A necropolis in the middle of the Dead Sea

Yarauvi is a symbol of international tolerance and reconciliation built over time by people of good will who choose it as their final resting place.

Death and our response to it has long held the power to bind cultures together and create places that transcend time and custom.  Our collective respect for the dead and where they are laid to rest reaches across cultures like no other human experience.  It is the commonality of this reverence that guides the creation of Yarauvi, a necropolis at the center of the Dead Sea.

Yarauvi is a place where any person regardless of nationality, race, religion, age or affluence can be laid to rest.  By choosing this site as a final resting place, anyone can contribute to a growing symbol of tolerance and reconciliation.

The Dead Sea, the lowest point on earth, holds significance as a historical space between cultures, both literally and figuratively.  The location of the project at the center of the Dead Sea, exactly on the border between Israel and Jordan, demarcates this threshold while questioning the spatial polarization represented by national borders in general.

Individual’s benefit from the capacity Yarauvi would have to give a voice to their commitment to reconciliation and tolerance.  In a world where there is a growing dissatisfaction that the beliefs of one common person are not measurable or effective, Yarauvi offers the opportunity for that voice to be added to others in a physical and unforgettable way.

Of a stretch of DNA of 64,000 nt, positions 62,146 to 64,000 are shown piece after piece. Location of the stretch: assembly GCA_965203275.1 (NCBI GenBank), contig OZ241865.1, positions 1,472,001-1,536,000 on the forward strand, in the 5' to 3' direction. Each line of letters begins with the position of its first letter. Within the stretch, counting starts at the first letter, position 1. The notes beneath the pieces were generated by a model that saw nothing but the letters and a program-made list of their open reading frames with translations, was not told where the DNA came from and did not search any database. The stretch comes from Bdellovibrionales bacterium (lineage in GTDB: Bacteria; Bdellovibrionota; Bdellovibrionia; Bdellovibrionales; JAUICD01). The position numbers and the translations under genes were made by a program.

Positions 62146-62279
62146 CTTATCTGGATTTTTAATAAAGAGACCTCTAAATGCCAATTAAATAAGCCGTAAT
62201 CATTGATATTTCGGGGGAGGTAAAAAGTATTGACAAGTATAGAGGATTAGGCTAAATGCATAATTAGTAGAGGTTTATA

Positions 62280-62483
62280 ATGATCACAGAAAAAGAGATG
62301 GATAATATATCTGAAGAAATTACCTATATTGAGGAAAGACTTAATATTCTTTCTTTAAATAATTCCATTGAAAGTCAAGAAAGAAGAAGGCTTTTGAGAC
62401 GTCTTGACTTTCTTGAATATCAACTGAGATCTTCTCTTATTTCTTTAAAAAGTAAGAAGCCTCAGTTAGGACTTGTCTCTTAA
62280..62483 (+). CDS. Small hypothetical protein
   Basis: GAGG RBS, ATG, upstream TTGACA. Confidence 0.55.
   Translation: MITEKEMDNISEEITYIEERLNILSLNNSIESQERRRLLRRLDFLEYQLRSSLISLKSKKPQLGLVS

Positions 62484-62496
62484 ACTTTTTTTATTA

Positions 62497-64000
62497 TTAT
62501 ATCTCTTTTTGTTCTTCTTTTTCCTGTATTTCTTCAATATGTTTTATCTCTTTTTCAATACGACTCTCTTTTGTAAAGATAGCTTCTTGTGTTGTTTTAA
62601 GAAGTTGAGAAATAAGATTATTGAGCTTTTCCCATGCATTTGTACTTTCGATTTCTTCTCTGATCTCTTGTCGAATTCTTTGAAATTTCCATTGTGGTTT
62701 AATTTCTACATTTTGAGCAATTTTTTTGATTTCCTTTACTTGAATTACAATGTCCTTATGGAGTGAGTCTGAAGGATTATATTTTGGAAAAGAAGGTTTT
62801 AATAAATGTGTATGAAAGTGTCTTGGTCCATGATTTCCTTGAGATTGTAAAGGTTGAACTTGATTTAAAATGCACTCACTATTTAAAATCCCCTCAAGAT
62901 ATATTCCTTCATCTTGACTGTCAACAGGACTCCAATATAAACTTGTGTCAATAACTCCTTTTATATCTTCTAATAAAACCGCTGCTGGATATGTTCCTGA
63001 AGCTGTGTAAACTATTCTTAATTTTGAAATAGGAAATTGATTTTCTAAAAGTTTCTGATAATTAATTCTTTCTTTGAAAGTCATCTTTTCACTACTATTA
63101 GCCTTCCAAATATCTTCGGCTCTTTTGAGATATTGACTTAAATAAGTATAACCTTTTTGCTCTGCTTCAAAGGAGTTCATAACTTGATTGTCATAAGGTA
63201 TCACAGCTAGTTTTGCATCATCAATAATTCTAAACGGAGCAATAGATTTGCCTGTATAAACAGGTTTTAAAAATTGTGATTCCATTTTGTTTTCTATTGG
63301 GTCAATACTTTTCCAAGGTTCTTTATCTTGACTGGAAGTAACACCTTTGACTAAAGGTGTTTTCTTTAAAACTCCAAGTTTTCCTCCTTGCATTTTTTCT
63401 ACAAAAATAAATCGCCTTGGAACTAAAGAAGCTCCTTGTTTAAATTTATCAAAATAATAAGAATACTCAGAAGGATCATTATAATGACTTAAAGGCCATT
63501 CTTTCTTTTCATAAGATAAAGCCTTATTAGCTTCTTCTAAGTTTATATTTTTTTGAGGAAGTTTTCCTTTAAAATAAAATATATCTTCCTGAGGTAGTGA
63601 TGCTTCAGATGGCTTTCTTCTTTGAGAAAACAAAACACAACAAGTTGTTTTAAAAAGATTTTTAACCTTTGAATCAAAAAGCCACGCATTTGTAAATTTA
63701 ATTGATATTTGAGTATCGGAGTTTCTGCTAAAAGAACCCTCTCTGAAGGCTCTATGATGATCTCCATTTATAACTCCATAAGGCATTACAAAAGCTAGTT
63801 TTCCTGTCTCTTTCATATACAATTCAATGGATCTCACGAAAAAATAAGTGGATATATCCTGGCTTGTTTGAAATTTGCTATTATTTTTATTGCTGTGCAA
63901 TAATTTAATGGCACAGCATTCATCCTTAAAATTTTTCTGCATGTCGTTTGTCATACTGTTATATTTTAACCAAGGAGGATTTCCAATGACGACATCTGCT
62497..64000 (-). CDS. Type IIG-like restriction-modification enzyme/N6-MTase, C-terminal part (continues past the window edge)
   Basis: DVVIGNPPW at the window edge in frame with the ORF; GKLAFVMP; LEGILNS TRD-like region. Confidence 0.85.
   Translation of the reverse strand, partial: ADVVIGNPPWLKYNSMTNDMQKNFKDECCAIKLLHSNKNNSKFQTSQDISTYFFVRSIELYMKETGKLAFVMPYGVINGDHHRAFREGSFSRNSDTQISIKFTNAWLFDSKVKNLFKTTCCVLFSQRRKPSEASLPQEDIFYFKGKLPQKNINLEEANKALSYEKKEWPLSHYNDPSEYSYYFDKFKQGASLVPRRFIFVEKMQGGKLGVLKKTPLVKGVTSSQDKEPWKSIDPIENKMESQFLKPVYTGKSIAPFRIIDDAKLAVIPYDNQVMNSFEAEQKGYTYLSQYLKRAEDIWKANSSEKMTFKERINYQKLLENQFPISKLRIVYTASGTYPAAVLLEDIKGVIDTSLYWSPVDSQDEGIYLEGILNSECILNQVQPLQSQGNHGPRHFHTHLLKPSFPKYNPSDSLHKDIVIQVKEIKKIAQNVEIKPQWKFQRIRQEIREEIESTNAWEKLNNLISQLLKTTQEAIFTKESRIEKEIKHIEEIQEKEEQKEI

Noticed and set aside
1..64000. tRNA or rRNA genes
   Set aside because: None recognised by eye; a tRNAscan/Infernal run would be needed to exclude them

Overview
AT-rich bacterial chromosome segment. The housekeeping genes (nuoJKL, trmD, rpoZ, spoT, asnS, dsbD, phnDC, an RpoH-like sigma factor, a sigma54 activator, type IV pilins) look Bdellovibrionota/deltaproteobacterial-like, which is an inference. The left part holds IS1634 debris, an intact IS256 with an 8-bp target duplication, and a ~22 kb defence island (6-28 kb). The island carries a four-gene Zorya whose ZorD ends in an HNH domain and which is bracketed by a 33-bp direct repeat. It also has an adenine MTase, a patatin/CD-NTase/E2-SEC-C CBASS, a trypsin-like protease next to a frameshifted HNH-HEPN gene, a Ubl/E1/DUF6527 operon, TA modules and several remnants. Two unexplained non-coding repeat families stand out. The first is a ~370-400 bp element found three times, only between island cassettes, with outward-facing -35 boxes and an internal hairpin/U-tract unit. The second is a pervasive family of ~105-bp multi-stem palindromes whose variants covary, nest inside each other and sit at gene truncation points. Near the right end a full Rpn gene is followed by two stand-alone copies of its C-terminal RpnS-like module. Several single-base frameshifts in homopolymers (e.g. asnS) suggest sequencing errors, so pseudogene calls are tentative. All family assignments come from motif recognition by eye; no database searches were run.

Society also benefits from this collection of like-minded citizens making the statement that it is time to break with our habit of letting colloquial differences define us.  Instead these individuals collectively point a way forward towards a world defined by tolerance and reconciliation.

By following the example of the dead, the living can enjoy a world that is less fearful, less hostile and more united.

Two people willing to be laid to rest is all that is required to start Yarauvi.  This sounds too simple, but it is all that is necessary to plant the seed.

We also need the people of Jordan and Israel to embrace the idea that their border on the Dead Sea is the ideal location for Yarauvi.  It is an ancient land where Judaism, Christianity, and Islam were born.  It is the lowest place on earth, in an empty desert of calmness and quiet beauty.  Politically, it is a place that embodies the sense of dispute and conflict at the heart of the most persistent struggle in the world.

Into this context Yarauvi is a place where people of good will can elect – in death – to mark their commitment to the reconciliation of these conflicts by adding to a growing symbol of tolerance and unity.

The idea would continue to grow naturally and exponentially.  As more and more individuals elect to be laid to rest at Yarauvi, the symbol grows in two distinct ways.  First, since the monument enlarges to accommodate new occupants, the symbol physically grows offering a visual reminder to the rest of the world of the increasing commitment it represents.  Secondly, and even more significantly, the influence of Yarauvi expands as more and more individuals are affected by the commitment of their friends and family.  Each time their thoughts turn to the deceased, they cannot help but be reminded of that individuals commitment to tolerance and reconciliation.

Satelite view of Dead Sea with superimposed siteplan